Winter is almost over! are you planning your garden for Spring yet?
Pools are wonderful but they eat up a lot of the budget, require maintenance & take up a lot of real estate in a back yard.
After 20 years of professionally designing and maintaining gardens, I have some things to share with you about planning a garden. Believe me, I’ve made my share of mistakes and have learned so much from trial and error. Isn’t that the best way after all? Gardens are our outdoor living rooms so like any addition or remodel you’re planning, it’s muy bueno to put some thought into it. Even if you hire someone to do it for you, it’s good to think about these things before the initial meeting.
Since we filmed the video about a month ago, 7 things have actually turned into 8 things. I didn’t originally include the 8th because I thought it was so obvious but in hindsight, added a short clip in just a few days ago. This mystery #8 is: How much do you want to spend? Like anything project you have going on, this determines the outcome. What’s that they say about caviar taste on a beans and frank budget?!
Vegetable gardens can have a lot of character. I love the rustic towers for beans to twine up. How great this will look when everything grows in!
Ponder a bit on these points when planning your garden:
1) How do you want to use your garden? It can be a zen oasis, a play area for your kids & pets, an entertainment area with a kitchen & tv, a source of food, a perennial border to look at & cut flowers from, a swimming spot … the list goes on.
2) The exposure. Sun & shade play a big part in plant selection as well as the placement of structures, patios, vegetable gardens, etc. Make note of the exposure for 2-3 seasons if you can. Growing up, our hammock was under a big Sugar Maple. Who wants to take a nap in the blazing sun? Not I.
3) Soil type. Especially if you’re doing a lot of planting, the soil is the foundation of your garden. It’s best to start with a soil test, which can be done inexpensively at your local extension office or on line. It’s well worth the minimal charge as there may be something funky going on with your dirt.
4) Break it down. If you have a large area to do, break it down into sections so it won’t be so overwhelming. It doesn’t all have to be done at once. I did my front garden 1st, the side garden the next year & the back garden 3 years later. They are 3 separate areas & truth be told, my wallet didn’t allow for it all to be done at the same time.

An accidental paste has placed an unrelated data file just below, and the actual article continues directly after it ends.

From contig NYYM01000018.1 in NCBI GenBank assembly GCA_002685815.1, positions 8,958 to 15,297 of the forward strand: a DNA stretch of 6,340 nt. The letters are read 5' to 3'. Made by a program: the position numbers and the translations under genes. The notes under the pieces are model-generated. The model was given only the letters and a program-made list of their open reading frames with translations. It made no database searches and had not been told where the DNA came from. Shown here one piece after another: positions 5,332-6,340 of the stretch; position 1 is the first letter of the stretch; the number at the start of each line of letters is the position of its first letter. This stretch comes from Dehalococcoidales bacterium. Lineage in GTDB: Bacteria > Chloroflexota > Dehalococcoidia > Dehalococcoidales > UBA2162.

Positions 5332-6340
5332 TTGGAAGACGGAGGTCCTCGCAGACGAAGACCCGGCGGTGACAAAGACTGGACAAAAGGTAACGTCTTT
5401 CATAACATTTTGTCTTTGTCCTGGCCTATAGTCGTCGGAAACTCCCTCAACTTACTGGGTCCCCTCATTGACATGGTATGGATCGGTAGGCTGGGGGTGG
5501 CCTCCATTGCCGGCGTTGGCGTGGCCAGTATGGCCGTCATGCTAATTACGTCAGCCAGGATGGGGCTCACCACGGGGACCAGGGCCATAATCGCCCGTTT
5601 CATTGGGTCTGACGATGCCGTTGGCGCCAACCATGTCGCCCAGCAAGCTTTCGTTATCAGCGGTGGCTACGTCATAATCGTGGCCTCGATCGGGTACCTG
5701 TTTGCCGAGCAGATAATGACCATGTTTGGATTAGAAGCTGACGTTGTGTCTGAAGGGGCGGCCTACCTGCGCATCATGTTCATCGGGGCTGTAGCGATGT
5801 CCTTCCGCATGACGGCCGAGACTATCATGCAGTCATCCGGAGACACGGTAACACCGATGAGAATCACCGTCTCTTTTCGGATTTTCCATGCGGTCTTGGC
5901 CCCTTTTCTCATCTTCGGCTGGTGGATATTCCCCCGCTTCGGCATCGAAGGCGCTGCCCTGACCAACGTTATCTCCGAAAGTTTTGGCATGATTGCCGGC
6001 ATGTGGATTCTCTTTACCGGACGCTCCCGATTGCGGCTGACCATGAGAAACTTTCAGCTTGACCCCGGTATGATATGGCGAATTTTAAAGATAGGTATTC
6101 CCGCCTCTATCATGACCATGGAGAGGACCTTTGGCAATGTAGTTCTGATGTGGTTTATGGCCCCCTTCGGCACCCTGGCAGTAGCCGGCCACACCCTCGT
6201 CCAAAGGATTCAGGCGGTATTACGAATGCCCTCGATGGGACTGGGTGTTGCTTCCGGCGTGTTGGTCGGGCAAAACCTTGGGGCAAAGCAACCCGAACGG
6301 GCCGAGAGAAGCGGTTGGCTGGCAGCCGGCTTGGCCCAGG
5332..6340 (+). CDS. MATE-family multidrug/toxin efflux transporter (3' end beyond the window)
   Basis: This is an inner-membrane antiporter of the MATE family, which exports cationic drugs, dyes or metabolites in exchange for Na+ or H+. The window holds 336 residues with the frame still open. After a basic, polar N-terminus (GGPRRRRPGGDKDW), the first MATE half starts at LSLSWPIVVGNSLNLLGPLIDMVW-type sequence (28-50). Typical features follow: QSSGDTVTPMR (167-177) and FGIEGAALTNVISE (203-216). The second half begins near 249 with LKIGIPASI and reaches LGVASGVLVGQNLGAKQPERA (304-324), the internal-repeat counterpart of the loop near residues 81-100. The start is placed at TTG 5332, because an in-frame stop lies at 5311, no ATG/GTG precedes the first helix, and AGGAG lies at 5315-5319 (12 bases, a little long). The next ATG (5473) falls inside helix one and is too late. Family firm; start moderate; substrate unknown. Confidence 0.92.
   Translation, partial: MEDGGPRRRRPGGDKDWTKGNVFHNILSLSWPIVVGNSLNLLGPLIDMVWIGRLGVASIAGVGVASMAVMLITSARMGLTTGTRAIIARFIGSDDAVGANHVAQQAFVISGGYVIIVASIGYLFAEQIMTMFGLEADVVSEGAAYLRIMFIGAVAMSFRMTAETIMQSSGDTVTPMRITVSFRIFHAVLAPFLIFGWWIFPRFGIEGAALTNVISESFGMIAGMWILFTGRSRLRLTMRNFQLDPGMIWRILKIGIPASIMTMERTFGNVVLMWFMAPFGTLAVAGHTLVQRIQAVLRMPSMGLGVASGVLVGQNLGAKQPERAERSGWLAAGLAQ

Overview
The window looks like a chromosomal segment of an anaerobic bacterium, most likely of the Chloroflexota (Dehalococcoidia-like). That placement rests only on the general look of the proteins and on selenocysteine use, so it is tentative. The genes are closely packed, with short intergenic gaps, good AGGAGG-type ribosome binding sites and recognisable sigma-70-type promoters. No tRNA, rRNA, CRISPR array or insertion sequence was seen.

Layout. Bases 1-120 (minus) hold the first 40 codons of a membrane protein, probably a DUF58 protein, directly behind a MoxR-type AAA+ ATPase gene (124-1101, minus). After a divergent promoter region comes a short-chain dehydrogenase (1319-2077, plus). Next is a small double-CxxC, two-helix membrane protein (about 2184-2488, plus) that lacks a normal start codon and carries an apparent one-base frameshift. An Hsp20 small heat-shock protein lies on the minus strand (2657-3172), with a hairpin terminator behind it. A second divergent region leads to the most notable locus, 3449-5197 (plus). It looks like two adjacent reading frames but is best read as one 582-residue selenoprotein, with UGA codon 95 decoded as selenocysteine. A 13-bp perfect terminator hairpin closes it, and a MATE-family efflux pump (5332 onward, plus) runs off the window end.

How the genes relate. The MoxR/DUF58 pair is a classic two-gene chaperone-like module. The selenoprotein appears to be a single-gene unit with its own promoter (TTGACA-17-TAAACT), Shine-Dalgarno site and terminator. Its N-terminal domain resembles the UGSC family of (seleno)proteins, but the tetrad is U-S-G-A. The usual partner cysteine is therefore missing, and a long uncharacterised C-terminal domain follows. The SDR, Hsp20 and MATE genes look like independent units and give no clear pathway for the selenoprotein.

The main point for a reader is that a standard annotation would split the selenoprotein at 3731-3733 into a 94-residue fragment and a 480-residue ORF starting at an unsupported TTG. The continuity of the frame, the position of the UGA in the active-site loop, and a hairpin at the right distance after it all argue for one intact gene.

Step 3: Check the Video :)
5) Address any possible problems, like drainage, topography, grading, deer, drought etc before you start in. And, do any construction & hardscaping before the plants go in.
6) Maintenance. Are you going to do it or will you hire someone? This can determine the amount of hardscaping & the plant selection. I have a lot of succulents & bromeliads in my garden because they don’t need the deadheading & pruning that flowering perennials do. A drip system is a great investment because it saves times & water.
7) Choose the right plants. This by the way, is my favorite part of doing a garden. I’m crazy about garden art & containers too but plants are my passion. Pick sun plants for sunny areas & shade plants for the shade. Don’t just buy plants because they catch your fancy in the nursery or big box store. And, pay attention to how big they will ultimately get. For instance, don’t plant a vine right next to a tree because it’s going to climb up it like crazy. Some shrubs & trees have an invasive root system so keep them away from foundations & walkways. If your budget is low, plant smaller plants to save money. Because trees are typically slow glowing, I never planted them in any in less than a 15 gallon pot.
My front yard has a seating area as well as a small, raised patio. I wanted a low maintenance garden that was also drought tolerant.
I love my garden as well as the ones I did for clients and had fun (as well as some challenges!) planning all of them. Hopefully you’ll have a good time with yours too.
Is there anything I missed?